Among Georgia voters, however, she is still largely unknown.
Carl Fambro, 57, a Macon restaurant owner, recalls voting for Sam Nunn because the senator was a strong supporter of the military. “I didn’t know his daughter was interested in politics. I didn’t even know he had a daughter,” Fambro said.
Fambro and about a half-dozen other local businesspeople met with Michelle Nunn on Thursday morning around a table at his Francar’s Buffalo Wings restaurant. It was a low-key event, and Nunn mostly listened, jotting down their concerns and observations — about taxes, health care, burdensome regulations, difficulties obtaining loans — in a three-ring notebook.
Nunn didn’t even mention her Senate race until the session was almost over.
“I kind of like her. She seems energetic, friendly, really interested in what we had to say,” Fambro said afterward. “I’m sold.”
At least as important as anything Nunn brings to the race, she also stands to benefit from the disarray on the other side of the ballot. There are currently more than a half-dozen Republicans vying to replace retiring Sen. Saxby Chambliss, a situation that promises a bruising, expensive primary and almost certainly a runoff.
Establishment Republicans worry that Nunn could have an opening, should the party nominate one of the more-far-right contenders, such as Rep. Paul Broun, who has described evolution, embryology and the big-bang theory as “lies straight from the pit of Hell.”
“If she could get to run against him, he could be the Todd Akin of 2014,” said University of Georgia political scientist Charles Bullock,
referring to the Missouri 2012 Senate nominee, who lost what Republicans considered a likely pickup seat after he suggested that women could not get pregnant from “legitimate rape.”
Speaking of which, another GOP Senate contender in Georgia — Rep. Phil Gingrey, an obstetrician-gynecologist— revived that controversy this year when he said Akin had been “partly right” about rape.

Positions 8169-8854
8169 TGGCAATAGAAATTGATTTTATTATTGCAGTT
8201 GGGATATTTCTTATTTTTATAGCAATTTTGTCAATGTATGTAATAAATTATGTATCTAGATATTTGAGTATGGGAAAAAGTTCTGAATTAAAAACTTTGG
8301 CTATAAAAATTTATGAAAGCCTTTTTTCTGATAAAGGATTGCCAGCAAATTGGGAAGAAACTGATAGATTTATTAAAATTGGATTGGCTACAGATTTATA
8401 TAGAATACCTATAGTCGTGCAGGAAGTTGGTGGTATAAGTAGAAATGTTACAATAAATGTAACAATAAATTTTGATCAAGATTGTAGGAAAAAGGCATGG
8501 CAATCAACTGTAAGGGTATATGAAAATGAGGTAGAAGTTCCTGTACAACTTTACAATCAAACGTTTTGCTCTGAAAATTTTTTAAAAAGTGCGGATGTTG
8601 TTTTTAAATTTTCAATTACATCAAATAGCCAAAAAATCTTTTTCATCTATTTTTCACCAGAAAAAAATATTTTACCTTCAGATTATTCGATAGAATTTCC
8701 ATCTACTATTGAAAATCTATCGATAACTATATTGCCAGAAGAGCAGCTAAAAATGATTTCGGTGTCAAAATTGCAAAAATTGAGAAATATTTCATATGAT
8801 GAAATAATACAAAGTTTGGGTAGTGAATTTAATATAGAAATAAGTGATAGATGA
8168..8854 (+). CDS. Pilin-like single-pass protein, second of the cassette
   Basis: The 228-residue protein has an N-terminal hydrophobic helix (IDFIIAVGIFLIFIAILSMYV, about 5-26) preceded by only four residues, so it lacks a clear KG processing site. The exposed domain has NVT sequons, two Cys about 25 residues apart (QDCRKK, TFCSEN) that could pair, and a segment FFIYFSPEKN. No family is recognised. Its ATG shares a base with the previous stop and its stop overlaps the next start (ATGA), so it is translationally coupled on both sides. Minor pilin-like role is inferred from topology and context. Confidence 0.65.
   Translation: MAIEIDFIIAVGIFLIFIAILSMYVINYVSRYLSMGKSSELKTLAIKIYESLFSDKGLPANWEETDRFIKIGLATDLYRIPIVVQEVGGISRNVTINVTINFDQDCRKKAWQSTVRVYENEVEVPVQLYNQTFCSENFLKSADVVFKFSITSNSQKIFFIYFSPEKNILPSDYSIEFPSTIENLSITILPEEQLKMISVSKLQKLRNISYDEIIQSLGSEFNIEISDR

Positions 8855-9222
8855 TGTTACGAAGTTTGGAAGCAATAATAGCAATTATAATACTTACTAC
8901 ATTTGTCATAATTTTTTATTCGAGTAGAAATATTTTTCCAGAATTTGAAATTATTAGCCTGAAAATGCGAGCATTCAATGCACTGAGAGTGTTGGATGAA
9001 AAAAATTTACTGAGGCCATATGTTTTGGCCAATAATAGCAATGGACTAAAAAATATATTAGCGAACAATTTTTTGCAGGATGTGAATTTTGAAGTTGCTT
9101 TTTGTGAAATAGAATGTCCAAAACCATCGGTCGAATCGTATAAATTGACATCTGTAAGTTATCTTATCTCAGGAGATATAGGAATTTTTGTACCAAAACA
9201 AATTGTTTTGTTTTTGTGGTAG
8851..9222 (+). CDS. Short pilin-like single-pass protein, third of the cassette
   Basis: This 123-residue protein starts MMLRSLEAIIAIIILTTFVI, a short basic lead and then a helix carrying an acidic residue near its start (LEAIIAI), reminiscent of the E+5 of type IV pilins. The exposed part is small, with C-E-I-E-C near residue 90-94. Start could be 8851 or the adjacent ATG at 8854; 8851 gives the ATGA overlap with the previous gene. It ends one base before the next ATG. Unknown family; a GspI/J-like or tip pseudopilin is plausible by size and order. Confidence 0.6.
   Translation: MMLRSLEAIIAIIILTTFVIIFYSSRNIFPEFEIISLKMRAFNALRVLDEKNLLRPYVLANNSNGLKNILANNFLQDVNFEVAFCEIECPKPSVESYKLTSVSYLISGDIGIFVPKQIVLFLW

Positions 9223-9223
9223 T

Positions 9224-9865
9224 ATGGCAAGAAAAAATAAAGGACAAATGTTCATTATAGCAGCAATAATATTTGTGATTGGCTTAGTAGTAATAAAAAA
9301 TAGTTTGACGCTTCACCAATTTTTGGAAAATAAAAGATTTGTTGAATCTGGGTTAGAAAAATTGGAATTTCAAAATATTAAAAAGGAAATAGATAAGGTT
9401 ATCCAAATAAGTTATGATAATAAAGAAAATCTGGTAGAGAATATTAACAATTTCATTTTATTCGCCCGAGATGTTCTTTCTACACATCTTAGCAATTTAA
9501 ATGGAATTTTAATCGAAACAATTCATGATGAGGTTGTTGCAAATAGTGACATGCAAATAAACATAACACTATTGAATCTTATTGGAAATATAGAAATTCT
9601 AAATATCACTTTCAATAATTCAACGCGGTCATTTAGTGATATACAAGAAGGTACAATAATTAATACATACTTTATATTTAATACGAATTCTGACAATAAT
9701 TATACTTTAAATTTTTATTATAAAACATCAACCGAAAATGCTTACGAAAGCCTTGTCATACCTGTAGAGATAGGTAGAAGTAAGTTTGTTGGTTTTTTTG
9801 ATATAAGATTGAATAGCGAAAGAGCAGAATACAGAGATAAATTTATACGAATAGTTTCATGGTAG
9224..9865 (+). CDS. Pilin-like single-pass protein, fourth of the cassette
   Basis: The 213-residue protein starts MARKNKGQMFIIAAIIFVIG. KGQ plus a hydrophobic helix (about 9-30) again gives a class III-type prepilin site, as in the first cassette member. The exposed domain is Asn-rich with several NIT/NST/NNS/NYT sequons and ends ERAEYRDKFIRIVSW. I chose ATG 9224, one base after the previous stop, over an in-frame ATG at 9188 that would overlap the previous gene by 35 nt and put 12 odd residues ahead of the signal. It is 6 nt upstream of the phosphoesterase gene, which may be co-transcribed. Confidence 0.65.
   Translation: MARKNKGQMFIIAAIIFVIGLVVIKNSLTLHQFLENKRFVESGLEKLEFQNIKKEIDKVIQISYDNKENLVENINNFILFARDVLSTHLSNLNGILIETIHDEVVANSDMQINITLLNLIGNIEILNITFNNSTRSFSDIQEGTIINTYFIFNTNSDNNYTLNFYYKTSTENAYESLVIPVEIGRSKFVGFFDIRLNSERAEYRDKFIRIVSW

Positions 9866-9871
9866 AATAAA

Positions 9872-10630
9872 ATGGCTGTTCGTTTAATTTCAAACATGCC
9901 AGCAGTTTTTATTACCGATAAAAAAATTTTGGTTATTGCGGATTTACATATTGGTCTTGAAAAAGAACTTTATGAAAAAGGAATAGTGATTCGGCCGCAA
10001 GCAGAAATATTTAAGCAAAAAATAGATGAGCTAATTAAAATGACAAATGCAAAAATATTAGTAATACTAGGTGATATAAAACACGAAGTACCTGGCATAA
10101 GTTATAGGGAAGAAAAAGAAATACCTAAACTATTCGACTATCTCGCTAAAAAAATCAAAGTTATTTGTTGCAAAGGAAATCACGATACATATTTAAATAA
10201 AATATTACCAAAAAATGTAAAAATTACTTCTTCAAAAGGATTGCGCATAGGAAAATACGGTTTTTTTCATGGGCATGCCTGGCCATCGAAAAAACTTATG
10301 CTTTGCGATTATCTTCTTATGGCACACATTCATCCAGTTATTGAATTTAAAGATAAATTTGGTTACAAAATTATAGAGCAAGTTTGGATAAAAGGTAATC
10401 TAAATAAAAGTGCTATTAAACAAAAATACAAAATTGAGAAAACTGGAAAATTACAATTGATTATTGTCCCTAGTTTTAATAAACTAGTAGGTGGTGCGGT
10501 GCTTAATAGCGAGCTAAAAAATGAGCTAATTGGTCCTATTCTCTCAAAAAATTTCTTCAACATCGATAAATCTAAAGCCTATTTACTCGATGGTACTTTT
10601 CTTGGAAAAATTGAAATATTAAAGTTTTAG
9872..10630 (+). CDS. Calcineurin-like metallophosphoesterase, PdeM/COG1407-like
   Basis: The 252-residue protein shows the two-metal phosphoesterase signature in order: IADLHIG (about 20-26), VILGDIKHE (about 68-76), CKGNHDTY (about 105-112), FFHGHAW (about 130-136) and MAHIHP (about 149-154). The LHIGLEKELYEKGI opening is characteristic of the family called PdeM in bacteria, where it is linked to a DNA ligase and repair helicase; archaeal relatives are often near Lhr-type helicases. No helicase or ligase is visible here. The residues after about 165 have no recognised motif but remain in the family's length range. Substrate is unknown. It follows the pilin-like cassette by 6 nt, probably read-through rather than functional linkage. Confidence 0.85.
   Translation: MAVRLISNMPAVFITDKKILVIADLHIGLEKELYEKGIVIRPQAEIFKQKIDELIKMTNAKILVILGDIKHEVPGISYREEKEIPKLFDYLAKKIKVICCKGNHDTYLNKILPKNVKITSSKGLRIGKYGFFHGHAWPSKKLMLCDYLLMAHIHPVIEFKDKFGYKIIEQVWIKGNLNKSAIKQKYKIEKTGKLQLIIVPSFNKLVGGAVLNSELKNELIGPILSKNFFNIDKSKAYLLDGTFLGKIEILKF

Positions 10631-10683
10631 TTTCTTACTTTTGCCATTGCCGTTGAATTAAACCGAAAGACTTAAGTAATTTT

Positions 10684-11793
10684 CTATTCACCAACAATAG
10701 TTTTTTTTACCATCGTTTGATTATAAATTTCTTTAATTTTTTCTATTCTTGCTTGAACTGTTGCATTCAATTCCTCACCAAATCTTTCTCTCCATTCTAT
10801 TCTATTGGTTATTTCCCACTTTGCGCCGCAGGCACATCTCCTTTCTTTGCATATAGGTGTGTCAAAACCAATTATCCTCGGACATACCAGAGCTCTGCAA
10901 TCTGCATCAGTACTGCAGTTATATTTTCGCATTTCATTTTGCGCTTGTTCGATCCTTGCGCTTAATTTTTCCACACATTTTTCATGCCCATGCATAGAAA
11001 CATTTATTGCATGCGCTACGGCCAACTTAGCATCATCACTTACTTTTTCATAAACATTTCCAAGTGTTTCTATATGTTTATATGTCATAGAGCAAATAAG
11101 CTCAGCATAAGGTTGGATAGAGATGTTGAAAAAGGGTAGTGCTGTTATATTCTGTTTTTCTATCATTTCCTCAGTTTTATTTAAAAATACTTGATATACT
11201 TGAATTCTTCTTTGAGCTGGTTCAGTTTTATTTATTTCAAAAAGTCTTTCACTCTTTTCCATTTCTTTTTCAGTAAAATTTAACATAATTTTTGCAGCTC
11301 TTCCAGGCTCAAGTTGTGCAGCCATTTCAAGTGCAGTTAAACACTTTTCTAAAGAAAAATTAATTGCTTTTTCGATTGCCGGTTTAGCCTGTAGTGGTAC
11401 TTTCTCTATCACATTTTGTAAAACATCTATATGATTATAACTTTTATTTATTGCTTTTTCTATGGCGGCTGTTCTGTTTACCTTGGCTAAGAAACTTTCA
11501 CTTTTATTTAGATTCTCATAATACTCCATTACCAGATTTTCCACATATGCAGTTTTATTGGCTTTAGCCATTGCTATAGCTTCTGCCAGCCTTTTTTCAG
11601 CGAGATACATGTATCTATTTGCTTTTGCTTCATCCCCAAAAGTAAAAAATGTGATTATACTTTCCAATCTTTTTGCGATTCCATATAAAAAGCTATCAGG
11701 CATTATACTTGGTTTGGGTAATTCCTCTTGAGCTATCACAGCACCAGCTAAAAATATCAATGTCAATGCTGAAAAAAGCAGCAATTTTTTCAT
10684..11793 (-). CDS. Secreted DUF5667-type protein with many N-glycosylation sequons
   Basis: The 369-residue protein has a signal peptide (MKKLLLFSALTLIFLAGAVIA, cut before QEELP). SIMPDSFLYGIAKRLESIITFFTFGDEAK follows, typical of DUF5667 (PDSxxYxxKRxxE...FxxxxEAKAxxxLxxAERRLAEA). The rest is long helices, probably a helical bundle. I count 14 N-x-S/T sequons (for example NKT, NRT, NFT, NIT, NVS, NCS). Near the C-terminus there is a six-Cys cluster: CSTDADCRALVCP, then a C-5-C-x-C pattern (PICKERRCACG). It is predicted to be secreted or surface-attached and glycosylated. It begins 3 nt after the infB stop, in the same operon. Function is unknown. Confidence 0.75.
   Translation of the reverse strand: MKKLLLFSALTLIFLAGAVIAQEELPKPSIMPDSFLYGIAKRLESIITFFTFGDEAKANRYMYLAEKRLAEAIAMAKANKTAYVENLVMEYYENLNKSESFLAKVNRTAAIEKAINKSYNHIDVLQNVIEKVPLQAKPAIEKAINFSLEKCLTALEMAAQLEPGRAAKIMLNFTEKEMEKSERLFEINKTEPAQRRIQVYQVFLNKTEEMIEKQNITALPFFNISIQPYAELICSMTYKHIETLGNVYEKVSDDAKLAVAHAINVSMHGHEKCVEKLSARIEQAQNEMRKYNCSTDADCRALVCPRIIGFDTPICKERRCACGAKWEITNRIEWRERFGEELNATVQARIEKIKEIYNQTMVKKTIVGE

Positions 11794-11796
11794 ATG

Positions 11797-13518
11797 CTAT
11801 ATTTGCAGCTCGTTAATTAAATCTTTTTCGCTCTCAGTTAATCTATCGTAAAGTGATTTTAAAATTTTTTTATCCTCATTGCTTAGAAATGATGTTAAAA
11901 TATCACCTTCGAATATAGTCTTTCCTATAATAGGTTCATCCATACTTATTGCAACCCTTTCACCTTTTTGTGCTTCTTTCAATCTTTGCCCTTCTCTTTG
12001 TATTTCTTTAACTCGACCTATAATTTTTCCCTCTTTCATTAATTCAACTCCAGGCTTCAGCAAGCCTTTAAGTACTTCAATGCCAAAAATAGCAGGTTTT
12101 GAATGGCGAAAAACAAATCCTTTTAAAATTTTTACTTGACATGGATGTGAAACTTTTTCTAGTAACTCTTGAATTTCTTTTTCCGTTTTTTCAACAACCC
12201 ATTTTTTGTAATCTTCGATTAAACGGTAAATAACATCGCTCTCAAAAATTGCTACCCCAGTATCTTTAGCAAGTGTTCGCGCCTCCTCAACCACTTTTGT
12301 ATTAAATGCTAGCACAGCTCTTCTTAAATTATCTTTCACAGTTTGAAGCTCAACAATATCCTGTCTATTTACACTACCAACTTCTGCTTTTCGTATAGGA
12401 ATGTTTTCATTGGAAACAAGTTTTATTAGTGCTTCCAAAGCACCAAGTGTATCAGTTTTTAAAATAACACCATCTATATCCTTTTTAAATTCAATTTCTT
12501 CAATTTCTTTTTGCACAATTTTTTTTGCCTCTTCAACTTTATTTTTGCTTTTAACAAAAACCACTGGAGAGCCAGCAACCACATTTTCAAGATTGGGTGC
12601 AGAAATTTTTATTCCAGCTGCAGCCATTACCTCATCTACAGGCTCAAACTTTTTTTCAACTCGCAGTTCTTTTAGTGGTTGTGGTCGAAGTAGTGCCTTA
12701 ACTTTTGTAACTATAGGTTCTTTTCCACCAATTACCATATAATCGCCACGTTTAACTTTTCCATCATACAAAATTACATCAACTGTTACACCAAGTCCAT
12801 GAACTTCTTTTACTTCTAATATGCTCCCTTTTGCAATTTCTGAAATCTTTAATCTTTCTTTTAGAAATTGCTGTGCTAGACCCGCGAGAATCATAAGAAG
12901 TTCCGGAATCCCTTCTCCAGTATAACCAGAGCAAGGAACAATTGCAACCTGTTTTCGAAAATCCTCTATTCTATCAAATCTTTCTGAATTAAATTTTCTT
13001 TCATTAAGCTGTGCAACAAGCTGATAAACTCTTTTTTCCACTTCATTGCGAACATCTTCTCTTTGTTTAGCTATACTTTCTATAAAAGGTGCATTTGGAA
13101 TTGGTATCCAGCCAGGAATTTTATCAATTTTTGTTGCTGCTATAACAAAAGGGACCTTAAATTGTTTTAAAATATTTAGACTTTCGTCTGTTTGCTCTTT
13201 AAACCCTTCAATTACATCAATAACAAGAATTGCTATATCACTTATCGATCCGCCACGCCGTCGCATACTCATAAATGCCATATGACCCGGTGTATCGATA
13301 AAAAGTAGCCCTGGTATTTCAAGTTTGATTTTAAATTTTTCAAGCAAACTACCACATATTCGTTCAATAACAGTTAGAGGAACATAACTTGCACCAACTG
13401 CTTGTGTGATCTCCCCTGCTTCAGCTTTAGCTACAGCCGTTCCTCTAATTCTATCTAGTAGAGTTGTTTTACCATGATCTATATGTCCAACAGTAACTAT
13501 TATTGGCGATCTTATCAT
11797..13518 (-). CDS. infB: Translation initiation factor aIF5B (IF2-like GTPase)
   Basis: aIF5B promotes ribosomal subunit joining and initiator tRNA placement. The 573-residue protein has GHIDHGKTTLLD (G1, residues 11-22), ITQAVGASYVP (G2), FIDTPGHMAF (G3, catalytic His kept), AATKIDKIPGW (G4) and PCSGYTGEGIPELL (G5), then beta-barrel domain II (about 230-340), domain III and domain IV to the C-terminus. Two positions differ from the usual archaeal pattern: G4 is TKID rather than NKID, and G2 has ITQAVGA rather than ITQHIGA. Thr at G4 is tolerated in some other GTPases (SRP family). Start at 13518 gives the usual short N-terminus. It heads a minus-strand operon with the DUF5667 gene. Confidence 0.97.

A steeper climb
Jason Carter’s route to victory is even steeper than Nunn’s, given that he is challenging an incumbent, Gov. Nathan Deal. Carter announced that he is running on Nov. 7. An early test of his viability will be the fundraising numbers he produces at the end of December.
The state senator, 38, portrays himself as pragmatic, even on the ideologically fraught question of whether the state should accept federal funds to expand its Medicaid program under the Affordable Care Act.
“The current governor has decided to import all that Washington politics into our health-care system,” Carter said in an interview. “Our federal tax dollars are going to expand and improve health care in New Jersey and Florida and other places with Republican governors, and Georgia is not getting those benefits. And that’s because the governor is just consumed by the Washington politics of Obamacare.”
Given his grandfather’ continued activism, Carter acknowledges that the former president’s name is likely to have little crossover appeal to staunch Republicans.
Just last month, the state senator emphasized his differences with his grandfather when Jimmy Carter called for an end to capital punishment. The younger Carter said he supports the death penalty in cases of “heinous crimes, and that won’t change when I’m governor.”
Jason Carter also noted that he has an A-rating from the National Rifle Association, an organization that the former president has criticized.
“Some super-partisan people will never vote for me, because I’m Jimmy Carter’s grandson, and that will be a barrier,” Carter said. “The vast majority of people think of him as I do, as a good person who has lived his life based on his faith.”
But Carter also insisted that the time is right, for himself and Nunn.
“This was the state that is sort of next in line as a national battleground, so we’ve got that to build on from a Democratic base standpoint,” he said. “It is a path that is going to require both me and Michelle to do what we’ve done in our lives, to reach out to independents and Republicans of all kinds and demonstrate that we can provide the kind of leadership the state needs.”